[Spellyans] Language tags for Cornish orthographies

ajtrim at msn.com ajtrim at msn.com
Mon Sep 29 17:21:08 BST 2008

Thanks for the clarification.

The difference between SWF (either form) Middle Cornish Variant and SWF 
(either form) Late Cornish Variant is greater than between SWF Main form 
(either variant) and SWF Traditional form (either variant.)  I suppose that 
what subtags you need will depend on your reason for subtagging.

There does not appear to be anything in the SWF specification to prevent 
anyone using a mixture of forms and variants according to whim. They 
apparently won't be marked as incorrect. People will learn some words from 
one book and some words from another, and a strange mixture could be the 

The downside is that this would mess up any attempt at tagging.
The upside is that the current divisions amongst Cornish Revivalists will 
become blurred with time, and a single standard form might one day emerge.


Andrew J. Trim

From: "Michael Everson" <everson at evertype.com>
Sent: Monday, September 29, 2008 3:16 PM
To: "Standard Cornish discussion list" <spellyans at kernowek.net>
Subject: Re: [Spellyans] Language tags for Cornish orthographies

> On 29 Sep 2008, at 13:26, <ajtrim at msn.com> <ajtrim at msn.com> wrote:
>> What is the impact of this? What do we gain by having a tag and  subtag? 
>> What does it do? Who needs to agree to it? How would people  know?
>> It is difficult to comment on this until we understand the  consequences.
> It means you can tag text not only as Cornish, but as one or another 
> orthography of Cornish. You can do this now
>> I assume that <kw> is short for "kernuak" in it's various spellings.
> No; "kw" is the ISO 639-1 two-letter code for Cornish. "cor" is the  ISO 
> 639-2 three-letter code for Cornish,
>> If so, the subtags should also be in Cornish (and in their own 
>> orthography.)
> Erm, no, that's not how it works. These are arbitrary strings intended  to 
> have some mnemonic value.
>> That would rule out the proposed subtags that start with "cor" and  also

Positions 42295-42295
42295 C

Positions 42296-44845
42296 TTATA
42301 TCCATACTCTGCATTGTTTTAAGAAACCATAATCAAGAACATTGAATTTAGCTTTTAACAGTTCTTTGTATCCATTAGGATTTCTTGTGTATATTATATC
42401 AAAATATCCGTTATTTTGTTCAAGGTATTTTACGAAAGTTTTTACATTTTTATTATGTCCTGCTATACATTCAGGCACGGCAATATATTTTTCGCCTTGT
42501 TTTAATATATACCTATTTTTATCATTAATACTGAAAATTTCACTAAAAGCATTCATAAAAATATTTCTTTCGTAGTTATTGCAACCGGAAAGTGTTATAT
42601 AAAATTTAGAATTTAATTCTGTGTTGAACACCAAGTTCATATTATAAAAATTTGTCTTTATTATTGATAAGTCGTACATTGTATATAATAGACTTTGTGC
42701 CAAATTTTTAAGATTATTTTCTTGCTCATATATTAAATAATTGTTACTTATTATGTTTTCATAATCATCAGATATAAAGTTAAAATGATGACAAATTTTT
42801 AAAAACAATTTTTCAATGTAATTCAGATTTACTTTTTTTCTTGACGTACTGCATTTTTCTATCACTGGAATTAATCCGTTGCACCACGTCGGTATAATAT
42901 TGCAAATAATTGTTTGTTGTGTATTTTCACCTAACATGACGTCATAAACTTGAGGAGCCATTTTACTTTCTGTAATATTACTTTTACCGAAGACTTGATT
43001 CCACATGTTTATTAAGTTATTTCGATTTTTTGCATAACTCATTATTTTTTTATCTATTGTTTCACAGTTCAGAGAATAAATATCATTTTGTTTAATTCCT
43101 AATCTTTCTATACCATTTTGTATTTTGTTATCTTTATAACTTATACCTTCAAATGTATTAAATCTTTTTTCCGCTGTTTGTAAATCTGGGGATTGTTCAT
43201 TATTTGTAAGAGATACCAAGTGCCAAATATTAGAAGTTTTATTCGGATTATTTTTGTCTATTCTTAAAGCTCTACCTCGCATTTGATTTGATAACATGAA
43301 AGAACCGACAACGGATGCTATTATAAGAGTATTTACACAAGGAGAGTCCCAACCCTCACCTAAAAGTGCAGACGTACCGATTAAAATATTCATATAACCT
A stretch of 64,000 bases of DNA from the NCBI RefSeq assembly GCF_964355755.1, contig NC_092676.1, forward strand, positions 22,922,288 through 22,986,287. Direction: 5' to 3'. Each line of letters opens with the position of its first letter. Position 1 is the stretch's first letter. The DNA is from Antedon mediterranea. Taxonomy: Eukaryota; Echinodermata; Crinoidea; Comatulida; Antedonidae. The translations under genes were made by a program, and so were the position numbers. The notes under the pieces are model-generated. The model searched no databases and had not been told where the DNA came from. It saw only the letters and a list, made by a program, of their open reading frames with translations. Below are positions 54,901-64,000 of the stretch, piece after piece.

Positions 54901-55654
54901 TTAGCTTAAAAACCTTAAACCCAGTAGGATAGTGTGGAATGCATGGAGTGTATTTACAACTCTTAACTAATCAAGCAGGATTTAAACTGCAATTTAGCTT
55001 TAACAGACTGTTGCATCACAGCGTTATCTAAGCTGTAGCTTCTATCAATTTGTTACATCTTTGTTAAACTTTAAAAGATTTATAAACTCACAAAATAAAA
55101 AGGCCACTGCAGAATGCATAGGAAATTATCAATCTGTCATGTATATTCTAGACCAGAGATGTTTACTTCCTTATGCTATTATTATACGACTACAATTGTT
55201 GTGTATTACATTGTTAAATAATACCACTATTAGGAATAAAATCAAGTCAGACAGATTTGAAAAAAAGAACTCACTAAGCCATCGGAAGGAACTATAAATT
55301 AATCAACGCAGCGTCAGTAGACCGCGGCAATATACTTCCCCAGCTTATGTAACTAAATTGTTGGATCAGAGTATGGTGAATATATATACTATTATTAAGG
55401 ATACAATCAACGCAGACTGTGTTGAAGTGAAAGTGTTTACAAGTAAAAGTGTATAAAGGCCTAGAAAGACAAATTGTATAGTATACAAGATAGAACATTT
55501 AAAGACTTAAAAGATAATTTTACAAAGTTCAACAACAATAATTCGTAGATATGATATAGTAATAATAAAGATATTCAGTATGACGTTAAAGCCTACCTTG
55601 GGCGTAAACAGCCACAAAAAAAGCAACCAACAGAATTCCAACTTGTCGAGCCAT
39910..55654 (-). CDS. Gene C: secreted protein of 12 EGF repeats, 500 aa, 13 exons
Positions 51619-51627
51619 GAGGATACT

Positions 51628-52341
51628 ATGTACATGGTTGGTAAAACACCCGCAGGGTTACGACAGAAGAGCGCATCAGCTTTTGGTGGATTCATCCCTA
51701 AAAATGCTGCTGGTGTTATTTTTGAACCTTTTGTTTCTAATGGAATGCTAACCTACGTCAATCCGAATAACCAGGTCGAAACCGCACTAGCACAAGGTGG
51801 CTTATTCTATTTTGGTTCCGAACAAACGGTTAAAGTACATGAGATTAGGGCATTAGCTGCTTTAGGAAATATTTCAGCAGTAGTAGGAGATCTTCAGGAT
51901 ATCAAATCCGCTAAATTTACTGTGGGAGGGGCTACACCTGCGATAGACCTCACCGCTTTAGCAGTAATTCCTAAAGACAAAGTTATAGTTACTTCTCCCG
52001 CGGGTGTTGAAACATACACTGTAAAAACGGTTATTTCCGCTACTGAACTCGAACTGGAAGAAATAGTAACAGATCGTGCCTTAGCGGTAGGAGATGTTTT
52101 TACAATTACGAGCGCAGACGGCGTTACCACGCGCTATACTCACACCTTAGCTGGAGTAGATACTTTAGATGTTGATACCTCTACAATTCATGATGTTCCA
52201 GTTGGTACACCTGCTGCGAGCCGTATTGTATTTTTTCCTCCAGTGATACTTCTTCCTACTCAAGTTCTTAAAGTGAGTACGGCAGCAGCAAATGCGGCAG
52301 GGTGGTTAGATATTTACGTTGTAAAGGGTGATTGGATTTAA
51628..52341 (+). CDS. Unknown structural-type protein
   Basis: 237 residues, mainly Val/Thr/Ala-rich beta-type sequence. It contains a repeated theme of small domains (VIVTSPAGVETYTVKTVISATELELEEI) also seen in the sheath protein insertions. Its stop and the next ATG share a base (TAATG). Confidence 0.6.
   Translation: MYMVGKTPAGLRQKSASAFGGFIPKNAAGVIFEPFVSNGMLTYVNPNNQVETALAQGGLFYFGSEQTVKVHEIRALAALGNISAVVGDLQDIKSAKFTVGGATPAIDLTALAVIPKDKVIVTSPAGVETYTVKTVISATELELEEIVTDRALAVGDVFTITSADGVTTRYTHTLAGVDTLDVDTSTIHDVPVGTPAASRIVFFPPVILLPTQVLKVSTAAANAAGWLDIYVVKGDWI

>> exclude those containing "SWF".
> Having thought about it, I believe the appropriate subtags are:
> coruc UC
> corur UCR
> corkk KK
> corks KS
> corsm SWF/M
> corst SWF/T
>> Should each language group propose their own tag?
> No. This isn't that kind of endeavour. This isn't about personal  identity 
> or preference; it's just technical. Neutrality and simplicity  is probably 
> a good idea. (Note that I did not propose "Kennywek" for KK.
>> Should it be coordinated by a central authority?
> What, the application process? There is no need for that. Anyone with  a 
> need to tag text can apply for a subtag. (I have a need to tag text.)
>> There will probably be further orthogaphies proposed at various  future 
>> times. Their "owners" may want to have their own subtag too!
> The internet protocol is big enough to handle future expansion.
>> Is KD still current or has it faded away?
> I believe it has faded away. No one, so far as I know, is planning to  use 
> it as a practical orthography.
>> Do we need another subtag to indicate original traditional spelling  from 
>> the historical texts? What about Lhuyd's spelling?
> There would not be a convenient way of indicating traditional  spelling. 
> This really is for Revived Cornish; tagged text might be  able to make use 
> of spell-checkers, or to identify text for automatic  transduction from 
> one orthography to another.
> Michael Everson * http://www.evertype.com
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